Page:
What Are Circadian Rhythm Sleep-Wake Disorders?
Circadian rhythms are processes that follow a cycle of a 24-hour day. When people talk about their daily schedule or internal clock, they are often referring to a circadian rhythm.
Many aspects of the functioning of the human body are controlled by circadian rhythms. These processes are directed by the circadian pacemaker, a part of the brain that operates differently when the eyes are exposed to light.
The most well-known influence of circadian rhythms is on sleep. Every day, the mind and body manage competing drives for wakefulness and sleep. Many factors can influence the strength of these drives, but one of the strongest factors is light. When we are exposed to light, internal processes promote wakefulness, and as light wanes, the sleep drive gains strength. For example, when daylight starts to fade, the body starts to produce melatonin, a natural hormone that enhances relaxation and promotes sleep.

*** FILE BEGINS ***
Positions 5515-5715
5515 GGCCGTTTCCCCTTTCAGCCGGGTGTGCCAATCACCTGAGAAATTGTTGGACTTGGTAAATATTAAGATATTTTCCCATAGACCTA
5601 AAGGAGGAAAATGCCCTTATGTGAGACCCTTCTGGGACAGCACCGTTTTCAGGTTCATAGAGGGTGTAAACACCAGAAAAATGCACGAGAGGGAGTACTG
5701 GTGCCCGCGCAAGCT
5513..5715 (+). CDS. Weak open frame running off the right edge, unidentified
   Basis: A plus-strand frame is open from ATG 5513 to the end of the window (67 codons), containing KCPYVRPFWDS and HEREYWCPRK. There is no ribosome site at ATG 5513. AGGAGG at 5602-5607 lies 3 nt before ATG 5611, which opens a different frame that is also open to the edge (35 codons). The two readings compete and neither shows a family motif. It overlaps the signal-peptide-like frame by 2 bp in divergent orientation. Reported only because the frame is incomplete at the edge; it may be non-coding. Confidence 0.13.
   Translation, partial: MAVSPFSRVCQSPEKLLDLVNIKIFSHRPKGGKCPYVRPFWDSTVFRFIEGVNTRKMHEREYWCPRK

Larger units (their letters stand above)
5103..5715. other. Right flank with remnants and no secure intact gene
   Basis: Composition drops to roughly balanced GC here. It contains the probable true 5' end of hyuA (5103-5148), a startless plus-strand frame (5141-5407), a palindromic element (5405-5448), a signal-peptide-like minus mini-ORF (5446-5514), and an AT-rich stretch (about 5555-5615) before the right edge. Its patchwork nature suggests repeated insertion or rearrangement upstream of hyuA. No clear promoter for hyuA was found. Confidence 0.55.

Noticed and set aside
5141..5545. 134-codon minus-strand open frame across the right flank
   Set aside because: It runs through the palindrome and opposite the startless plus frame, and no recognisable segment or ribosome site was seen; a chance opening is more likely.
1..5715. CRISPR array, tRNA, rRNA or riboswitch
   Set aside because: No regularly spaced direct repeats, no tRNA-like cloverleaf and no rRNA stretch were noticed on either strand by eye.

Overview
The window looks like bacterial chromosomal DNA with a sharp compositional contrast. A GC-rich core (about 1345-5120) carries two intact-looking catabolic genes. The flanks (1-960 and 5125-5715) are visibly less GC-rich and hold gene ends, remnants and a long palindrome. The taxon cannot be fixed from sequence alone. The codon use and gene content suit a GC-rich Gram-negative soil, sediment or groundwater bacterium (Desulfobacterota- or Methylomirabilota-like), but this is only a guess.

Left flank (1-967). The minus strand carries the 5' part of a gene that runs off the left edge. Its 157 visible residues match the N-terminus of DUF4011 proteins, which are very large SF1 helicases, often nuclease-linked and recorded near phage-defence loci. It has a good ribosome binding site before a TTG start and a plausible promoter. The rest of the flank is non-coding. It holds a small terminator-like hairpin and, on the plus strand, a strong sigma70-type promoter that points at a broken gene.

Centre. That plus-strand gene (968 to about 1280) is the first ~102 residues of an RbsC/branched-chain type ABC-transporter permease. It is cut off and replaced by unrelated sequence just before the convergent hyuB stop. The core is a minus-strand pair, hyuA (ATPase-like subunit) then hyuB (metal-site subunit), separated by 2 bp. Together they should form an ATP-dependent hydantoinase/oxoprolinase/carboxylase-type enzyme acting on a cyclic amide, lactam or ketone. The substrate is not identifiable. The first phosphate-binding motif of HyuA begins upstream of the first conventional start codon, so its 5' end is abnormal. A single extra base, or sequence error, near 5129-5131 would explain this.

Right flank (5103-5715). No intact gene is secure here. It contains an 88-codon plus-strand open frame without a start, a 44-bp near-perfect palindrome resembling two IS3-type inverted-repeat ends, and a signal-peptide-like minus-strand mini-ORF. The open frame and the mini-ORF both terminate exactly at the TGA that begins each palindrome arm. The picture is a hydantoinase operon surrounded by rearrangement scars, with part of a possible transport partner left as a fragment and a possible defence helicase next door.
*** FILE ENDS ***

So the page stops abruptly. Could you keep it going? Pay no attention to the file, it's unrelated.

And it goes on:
For most people, then, the circadian rhythm of their sleep cycle is closely associated with the day-night schedule where they live. But people who have Circadian Rhythm Sleep-Wake Disorders find that their sleep schedule is not synchronized in this same way. Instead, it may be shifted substantially and in a way that can impact their sleep and their ability to effectively carry out daily activities.
There are multiple types of CRSWD that are classified based on the way a person’s sleep cycle is desynchronized. In ASWPD, the sleep schedule is shifted noticeably ahead of the lightness-darkness cycle.